lego case study

Topics: Creativity, Idea, Toy Pages: 2 (690 words) Published: April 23, 2014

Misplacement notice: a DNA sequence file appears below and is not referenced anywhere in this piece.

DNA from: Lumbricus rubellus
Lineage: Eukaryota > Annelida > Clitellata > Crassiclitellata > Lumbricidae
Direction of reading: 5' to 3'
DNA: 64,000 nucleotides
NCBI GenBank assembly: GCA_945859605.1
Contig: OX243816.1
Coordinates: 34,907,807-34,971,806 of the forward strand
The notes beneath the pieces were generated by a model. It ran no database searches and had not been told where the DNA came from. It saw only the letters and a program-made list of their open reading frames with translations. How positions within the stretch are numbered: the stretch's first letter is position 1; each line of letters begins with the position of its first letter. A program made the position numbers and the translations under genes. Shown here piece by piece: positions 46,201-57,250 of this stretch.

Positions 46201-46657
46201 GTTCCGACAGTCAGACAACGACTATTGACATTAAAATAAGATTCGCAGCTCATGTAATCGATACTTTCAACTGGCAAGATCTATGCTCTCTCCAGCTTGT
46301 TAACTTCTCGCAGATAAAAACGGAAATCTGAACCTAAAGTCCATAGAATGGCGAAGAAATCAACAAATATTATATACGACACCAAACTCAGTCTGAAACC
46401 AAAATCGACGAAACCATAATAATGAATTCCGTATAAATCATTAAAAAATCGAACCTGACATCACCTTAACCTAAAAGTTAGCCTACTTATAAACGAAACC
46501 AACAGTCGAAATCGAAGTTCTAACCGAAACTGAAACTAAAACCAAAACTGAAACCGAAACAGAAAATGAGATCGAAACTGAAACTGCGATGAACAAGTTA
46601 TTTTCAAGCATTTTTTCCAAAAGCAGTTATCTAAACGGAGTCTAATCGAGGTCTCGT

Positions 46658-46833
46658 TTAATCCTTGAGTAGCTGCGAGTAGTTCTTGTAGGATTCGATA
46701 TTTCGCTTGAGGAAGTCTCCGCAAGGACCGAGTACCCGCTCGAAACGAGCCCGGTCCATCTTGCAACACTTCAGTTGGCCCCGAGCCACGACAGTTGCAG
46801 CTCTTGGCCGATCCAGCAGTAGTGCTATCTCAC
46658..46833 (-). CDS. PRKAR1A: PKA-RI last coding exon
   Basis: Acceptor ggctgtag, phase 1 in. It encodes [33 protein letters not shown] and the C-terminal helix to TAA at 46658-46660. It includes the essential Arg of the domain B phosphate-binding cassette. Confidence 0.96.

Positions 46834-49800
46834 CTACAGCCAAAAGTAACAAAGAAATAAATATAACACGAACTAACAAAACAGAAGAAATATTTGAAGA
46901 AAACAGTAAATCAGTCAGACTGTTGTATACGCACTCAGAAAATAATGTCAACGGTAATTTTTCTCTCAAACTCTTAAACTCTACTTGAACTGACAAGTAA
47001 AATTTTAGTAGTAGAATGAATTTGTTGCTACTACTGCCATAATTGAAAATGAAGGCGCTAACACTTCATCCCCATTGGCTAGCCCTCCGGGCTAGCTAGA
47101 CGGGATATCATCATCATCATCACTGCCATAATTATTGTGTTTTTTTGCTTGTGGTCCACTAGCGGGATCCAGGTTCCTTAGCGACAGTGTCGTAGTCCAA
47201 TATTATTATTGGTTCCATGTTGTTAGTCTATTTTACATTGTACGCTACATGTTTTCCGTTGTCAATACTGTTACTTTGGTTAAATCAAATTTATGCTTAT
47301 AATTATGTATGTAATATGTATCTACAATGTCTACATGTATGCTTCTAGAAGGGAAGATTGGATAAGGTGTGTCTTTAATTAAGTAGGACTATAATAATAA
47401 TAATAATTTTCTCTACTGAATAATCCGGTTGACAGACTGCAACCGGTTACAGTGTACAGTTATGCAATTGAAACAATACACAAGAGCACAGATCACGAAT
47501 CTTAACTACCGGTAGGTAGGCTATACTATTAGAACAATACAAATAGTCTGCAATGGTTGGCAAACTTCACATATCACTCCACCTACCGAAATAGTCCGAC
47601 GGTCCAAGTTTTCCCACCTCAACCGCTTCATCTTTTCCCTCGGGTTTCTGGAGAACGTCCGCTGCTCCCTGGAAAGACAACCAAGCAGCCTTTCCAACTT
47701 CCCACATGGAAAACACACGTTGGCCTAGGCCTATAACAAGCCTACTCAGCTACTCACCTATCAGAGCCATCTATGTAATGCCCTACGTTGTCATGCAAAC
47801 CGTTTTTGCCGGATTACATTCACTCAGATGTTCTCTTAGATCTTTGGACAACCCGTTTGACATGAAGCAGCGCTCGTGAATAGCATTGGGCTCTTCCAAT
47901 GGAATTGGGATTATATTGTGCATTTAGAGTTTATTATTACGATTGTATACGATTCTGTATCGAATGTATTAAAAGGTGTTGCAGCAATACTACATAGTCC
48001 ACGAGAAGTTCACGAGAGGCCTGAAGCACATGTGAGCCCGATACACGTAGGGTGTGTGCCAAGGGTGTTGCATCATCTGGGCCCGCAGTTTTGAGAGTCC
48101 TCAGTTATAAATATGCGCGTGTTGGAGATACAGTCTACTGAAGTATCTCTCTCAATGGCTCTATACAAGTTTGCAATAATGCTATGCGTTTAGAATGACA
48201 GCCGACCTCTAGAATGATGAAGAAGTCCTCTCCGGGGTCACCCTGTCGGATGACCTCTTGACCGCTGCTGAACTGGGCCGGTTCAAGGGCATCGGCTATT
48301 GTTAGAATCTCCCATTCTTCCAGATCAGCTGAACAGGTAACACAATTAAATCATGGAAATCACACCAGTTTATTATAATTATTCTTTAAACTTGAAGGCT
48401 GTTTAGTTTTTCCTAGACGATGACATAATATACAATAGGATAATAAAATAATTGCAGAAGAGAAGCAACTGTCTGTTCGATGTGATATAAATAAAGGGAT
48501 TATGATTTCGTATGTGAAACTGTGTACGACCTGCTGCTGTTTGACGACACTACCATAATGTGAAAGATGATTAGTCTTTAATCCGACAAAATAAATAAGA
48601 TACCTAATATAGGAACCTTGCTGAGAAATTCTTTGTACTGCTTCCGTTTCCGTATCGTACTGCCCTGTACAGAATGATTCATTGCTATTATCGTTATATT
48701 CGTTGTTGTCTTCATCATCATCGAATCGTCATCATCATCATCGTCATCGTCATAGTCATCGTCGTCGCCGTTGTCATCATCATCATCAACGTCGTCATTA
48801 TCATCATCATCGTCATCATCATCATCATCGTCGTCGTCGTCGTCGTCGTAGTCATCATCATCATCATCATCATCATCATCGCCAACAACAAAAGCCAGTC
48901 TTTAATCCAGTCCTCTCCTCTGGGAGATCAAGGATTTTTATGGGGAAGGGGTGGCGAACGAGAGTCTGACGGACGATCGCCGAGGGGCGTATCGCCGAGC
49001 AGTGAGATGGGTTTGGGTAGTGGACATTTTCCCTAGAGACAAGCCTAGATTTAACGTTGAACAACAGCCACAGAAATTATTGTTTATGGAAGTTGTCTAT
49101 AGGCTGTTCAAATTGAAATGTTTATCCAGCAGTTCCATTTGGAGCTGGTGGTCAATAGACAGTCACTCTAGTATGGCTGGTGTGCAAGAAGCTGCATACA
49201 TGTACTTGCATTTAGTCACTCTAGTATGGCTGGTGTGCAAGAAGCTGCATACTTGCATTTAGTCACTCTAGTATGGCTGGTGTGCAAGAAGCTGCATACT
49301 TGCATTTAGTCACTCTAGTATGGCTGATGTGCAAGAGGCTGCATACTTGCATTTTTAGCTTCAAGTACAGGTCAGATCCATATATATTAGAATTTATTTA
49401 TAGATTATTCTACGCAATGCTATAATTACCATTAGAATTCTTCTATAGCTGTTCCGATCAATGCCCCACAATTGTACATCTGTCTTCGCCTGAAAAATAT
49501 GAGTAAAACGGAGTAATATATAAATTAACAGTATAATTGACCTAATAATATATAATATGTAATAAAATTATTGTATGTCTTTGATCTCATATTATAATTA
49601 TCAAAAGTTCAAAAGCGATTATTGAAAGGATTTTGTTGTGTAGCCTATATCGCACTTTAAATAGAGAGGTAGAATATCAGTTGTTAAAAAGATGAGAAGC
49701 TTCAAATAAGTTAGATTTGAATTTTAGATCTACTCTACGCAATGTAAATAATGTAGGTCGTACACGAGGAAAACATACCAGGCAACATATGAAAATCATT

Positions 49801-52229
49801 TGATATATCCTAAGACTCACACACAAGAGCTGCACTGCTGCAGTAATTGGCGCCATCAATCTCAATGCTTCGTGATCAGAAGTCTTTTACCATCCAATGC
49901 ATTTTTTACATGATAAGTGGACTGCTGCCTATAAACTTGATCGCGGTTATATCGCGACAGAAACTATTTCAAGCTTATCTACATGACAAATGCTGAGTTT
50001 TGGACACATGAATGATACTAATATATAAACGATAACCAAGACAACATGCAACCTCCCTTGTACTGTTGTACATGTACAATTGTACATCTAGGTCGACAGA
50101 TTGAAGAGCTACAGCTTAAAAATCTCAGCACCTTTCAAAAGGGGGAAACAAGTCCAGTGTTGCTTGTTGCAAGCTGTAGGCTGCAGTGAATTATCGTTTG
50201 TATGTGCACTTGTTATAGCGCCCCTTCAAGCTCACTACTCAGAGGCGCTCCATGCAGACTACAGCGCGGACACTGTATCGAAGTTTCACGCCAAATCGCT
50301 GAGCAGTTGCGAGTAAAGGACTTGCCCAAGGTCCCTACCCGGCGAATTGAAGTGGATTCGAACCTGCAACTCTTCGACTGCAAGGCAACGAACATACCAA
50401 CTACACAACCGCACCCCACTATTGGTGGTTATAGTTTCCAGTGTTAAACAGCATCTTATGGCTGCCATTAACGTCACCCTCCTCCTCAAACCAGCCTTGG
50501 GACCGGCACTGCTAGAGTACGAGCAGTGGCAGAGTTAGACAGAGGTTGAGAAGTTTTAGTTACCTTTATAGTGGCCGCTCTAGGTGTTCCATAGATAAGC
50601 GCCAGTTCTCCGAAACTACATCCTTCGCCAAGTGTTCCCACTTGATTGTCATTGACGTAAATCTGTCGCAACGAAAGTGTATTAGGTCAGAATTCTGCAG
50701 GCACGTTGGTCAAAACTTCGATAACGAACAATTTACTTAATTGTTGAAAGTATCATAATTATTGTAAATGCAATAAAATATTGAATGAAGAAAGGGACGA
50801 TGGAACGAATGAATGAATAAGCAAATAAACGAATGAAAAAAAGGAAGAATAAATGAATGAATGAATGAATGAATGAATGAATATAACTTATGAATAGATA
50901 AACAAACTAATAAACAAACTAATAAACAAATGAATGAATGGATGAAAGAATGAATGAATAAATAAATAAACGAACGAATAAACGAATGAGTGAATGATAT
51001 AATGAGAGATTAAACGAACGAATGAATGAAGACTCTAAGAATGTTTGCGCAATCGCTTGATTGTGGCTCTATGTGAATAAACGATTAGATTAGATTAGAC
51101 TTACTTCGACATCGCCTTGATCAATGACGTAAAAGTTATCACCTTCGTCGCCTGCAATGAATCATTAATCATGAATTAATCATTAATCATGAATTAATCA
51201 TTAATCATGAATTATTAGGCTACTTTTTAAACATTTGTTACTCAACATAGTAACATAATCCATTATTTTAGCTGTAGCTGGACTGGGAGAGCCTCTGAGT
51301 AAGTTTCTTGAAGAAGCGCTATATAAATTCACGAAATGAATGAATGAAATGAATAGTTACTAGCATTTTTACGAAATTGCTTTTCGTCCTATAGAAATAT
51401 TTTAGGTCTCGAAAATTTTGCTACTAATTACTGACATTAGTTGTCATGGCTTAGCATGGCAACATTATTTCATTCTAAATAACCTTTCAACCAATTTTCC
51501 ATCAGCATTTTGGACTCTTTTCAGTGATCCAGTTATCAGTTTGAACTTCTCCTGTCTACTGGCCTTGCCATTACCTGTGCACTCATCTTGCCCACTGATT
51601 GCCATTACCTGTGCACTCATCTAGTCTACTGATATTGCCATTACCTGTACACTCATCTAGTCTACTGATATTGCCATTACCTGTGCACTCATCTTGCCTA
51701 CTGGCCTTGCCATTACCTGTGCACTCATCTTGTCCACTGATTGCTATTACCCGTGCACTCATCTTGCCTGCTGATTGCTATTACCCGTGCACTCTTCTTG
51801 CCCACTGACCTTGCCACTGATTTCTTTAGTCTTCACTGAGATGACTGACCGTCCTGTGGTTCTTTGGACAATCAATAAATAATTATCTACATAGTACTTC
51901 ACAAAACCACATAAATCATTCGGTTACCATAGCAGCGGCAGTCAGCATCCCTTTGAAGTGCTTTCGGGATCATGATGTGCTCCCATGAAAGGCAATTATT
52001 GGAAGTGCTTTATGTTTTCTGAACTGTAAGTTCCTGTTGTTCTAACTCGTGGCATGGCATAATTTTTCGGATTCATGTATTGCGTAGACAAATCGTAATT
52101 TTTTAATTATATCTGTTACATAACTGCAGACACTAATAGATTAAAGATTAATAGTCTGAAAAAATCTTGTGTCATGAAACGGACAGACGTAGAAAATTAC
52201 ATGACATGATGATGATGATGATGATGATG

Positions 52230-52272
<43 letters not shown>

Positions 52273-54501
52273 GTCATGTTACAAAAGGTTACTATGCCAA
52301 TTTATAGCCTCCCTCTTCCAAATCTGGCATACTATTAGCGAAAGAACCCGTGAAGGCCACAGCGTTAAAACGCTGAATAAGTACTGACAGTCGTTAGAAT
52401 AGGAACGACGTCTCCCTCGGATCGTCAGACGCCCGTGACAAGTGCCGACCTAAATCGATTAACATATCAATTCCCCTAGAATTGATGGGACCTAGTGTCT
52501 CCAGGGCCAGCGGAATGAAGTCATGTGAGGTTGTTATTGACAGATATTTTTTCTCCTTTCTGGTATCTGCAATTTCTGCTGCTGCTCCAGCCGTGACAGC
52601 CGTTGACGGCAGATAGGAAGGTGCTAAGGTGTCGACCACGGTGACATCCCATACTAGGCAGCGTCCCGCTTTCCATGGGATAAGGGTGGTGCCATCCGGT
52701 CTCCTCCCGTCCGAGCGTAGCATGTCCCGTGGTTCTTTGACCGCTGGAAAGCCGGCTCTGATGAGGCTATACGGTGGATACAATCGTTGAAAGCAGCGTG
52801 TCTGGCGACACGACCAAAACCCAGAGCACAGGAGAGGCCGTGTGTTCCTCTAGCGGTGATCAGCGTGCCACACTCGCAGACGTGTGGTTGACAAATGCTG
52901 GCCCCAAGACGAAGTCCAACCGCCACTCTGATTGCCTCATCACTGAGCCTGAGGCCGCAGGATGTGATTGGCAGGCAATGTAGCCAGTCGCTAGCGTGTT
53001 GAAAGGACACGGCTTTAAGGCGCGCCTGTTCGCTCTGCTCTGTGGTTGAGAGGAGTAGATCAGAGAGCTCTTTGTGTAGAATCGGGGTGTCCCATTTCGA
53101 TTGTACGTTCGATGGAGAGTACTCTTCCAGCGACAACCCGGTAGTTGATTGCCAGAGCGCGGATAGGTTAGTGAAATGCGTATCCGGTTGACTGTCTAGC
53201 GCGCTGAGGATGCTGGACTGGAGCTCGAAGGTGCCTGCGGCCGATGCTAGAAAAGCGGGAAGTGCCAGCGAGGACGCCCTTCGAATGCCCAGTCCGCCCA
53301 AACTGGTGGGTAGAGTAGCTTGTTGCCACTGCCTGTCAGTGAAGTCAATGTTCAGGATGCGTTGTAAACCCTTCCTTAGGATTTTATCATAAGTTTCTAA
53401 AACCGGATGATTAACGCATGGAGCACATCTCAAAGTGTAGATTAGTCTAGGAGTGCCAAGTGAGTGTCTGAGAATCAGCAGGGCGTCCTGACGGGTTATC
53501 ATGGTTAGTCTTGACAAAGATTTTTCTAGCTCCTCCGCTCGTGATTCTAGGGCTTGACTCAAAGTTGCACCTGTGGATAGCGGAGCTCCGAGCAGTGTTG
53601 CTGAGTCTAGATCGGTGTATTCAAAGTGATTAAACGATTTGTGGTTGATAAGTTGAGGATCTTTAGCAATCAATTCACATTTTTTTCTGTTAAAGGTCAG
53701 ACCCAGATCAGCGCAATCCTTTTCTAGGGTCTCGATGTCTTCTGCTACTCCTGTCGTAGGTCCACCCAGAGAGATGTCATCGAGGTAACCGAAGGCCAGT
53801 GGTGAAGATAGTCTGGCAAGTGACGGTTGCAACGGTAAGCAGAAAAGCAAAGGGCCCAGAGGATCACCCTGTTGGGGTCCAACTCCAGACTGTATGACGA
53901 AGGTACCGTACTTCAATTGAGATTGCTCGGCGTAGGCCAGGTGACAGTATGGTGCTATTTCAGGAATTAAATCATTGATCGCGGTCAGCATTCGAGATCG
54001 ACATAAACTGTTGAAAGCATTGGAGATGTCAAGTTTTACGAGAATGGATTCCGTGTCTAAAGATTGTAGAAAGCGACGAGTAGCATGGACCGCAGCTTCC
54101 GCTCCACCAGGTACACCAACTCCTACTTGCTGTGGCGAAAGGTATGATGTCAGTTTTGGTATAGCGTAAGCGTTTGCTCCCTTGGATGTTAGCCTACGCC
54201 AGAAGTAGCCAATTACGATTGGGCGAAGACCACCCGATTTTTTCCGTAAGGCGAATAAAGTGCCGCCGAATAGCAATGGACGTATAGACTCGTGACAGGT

Throughout the course of Lego’s beginning stages, there were many ups and down that the company faced. A big setback happened for them in 2003 when they faced a financial crisis, which caused them $240 million. This was due to the introduction of computer games, which attracted a large selection of their customers, competing toy companies, and the difficulty of manufacturing economically. After this crisis, Lego was able to pick themselves back up and become innovators around technology, mass customization, and community to enhance and extend its customer reach. To start off their prosperity, they were awarded $178 million from the CEO’s family. This allowed much breathing space for which the company could make a turnaround. Lego workers knew that they had to rationalize and cut costs in areas like supply chain and factory location, rethink product development strategy, and learn new ways of working with users so that they could be part of the innovation as well, which began their user-linked approach. Users have always been involved in the concept of Lego, but after their crisis, they became the center focus. Their earliest ideas in improving were based around digital design. Building digital models of all the bricks and components they created made it possible to explore a whole new field of options through computer design. This ultimately aided the cost and time in manufacturing while opening up the market of customizable toys. The earliest product was named “Lego Mosaic” and allowed users to upload pictures to the Lego website. An idea like this struck a chord in users’ brains and they were drawn to it. Users could design their own ideas and have Lego be the service providers by making the ideas come to life. Due to this brilliant and innovative idea, customers have been a key role in Lego’s prosperity and business strategy. President of Lego Systems Soren Torp Laursen said, “It’s only fitting as we celebrate 50 years of a classic play...
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